Getting your research noticed
Publishing your work is one thing, but publicising it is just as important to ensure it is discovered, read, cited and used. Use our checklists to ensure your research is as visible as it can be.
Go open access
Not everyone has access to subscription journals. Make sure your paper is as open as possible. Submit your paper to the Institutional Repository via LUPIN within 3 months of the date of acceptance and they will do the rest.
Publish your data alongside your research
Early research indicates that papers published alongside their datasets are more highly cited than those that are not. Publishing your data gives readers two routes in to your research and also improves the reproducibility of your research. Loughborough’s Data Repository makes this easy to do.
Promote your work on social media
Evidence proves that promoting your work after publication improves visibility and citedness. Use Twitter, blogs, profile tools (LinkedIn, ResearchGate, Academia.edu) and reference managers (Mendeley, CiteULike). Check out this comparison of academic networking sites.
Add legal links to your work on Researchgate and Academia.
See our instructions on adding legal links to Researchgate and Academia. Be aware that Researchgate and Academia are commercial sites and not alternatives to using the Institutional Repository. See an interesting overview of Researchgate and Academia, their benefits and drawbacks from the University of California.
Write for "The Conversation"
Loughborough is now a member of The Conversation, a news, analysis and commentary website centred on academic-led content. It offers you an additional platform through which you can raise the profile of your research.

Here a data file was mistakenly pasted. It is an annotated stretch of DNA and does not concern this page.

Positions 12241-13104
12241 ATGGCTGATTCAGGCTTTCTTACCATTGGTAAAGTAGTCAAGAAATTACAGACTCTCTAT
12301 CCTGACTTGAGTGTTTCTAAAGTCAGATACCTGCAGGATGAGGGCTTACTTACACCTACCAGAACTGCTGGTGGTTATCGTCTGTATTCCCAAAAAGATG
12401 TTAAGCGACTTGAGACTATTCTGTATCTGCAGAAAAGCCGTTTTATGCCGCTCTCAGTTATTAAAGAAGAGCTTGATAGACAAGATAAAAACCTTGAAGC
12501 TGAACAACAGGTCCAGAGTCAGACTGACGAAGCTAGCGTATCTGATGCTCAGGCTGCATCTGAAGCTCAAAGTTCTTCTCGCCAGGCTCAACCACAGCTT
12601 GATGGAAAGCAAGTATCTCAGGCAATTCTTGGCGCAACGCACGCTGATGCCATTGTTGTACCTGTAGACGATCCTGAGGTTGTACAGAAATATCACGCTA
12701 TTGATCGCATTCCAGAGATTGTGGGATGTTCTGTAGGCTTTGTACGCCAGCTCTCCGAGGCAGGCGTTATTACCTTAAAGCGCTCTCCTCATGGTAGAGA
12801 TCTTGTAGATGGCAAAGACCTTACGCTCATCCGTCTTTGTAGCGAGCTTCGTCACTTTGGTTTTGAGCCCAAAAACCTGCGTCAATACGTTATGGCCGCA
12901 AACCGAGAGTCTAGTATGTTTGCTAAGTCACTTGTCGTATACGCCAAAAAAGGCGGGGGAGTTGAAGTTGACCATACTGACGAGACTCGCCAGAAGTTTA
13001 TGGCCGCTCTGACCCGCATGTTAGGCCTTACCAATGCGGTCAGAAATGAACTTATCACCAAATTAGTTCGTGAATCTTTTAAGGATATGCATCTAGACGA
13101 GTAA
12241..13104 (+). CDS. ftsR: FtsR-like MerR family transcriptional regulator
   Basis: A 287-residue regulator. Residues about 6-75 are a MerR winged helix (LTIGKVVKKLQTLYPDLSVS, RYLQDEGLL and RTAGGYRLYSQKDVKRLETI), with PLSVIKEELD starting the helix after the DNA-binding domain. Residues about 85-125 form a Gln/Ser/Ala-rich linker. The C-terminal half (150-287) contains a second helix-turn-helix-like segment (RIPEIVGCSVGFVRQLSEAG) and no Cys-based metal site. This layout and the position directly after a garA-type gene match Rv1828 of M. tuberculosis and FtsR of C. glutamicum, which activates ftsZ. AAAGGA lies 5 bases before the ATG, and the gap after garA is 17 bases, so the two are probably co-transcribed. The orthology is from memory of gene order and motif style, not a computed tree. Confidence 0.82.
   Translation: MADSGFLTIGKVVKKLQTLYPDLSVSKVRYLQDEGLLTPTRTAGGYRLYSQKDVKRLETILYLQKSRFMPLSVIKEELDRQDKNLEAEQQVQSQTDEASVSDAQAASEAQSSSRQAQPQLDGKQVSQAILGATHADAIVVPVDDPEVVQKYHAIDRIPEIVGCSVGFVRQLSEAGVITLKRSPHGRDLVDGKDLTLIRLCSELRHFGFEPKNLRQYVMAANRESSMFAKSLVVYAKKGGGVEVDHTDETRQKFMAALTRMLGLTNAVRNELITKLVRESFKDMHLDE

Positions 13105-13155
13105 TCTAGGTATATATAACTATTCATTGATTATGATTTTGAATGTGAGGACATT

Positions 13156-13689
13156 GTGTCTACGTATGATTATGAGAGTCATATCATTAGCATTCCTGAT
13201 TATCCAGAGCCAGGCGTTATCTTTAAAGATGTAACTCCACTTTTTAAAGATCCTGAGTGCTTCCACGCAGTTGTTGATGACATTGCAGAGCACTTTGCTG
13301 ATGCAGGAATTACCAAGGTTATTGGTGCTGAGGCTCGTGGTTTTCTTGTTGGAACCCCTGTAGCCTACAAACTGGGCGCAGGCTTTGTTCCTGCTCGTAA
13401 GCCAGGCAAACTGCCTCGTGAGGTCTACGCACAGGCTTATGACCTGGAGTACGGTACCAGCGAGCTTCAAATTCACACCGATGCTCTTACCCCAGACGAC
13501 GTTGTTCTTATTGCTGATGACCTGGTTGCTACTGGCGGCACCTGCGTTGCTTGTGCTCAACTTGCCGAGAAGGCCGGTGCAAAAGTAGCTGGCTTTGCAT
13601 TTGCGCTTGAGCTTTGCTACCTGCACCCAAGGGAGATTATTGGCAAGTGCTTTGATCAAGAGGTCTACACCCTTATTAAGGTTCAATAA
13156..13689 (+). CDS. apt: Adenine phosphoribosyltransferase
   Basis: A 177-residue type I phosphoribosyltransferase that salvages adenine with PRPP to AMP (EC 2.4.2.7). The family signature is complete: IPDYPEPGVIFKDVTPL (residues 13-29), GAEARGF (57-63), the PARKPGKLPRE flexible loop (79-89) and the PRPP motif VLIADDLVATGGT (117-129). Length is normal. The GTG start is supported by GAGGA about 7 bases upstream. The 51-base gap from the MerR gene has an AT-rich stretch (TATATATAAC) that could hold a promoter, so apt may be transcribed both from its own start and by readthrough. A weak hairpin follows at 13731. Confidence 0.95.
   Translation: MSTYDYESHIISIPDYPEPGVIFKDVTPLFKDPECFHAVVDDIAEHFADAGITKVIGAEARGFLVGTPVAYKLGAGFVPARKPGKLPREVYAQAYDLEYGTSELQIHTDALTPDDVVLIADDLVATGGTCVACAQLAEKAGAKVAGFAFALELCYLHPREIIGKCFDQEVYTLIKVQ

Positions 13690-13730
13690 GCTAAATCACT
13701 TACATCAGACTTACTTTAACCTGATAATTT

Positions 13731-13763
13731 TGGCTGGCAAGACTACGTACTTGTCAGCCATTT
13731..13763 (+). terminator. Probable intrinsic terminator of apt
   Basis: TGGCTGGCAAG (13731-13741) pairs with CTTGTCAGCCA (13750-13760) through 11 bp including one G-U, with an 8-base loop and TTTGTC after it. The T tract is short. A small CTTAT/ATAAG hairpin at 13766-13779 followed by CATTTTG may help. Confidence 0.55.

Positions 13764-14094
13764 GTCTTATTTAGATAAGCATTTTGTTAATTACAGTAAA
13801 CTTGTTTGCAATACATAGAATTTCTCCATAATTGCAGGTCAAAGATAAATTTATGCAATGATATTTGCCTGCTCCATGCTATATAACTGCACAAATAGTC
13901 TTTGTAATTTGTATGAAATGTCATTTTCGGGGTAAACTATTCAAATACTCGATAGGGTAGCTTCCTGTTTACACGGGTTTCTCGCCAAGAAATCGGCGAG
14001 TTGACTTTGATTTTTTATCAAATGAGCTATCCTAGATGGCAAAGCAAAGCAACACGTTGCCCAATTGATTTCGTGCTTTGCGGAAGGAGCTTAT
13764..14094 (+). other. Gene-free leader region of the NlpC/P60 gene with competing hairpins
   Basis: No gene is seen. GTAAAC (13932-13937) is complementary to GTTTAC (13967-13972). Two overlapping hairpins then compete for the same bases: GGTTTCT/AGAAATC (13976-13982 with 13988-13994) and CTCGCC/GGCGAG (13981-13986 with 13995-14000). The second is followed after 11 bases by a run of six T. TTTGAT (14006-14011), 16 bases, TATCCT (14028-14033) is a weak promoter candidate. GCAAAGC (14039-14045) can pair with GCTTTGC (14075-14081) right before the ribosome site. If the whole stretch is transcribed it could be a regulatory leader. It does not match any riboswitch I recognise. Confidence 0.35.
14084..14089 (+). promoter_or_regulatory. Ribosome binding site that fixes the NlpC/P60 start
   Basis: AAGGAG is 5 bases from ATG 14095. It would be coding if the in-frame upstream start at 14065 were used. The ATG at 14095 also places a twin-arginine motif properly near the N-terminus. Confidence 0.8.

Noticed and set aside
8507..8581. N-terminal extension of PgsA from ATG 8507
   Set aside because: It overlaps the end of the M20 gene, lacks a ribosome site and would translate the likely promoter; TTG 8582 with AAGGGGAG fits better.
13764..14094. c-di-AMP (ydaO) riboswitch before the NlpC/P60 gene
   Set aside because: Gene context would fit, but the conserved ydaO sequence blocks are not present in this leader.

Add your latest paper to your email signature.
IT services have created an easy way to do this. See the guide on Adding publications to your email signature.
Run a Digital Identity Healthcheck to see how visible you are online
This video provides some ideas for how you might check how you are perceived online. The section on assessing the impact of your research will also help.
Take hard copies of your papers and circulate at conferences
Judiciously self-cite to kick-start interest in your work. Do not over self-cite!
It is common for scholars to build upon their own work and to cite their earlier papers. There is evidence that this can have a positive effect on future citations by increasing the opportunities for readers to discover your work. Excessive self-citation is, of course, bad practice and should be discouraged. Some citation analyses exclude self-cites.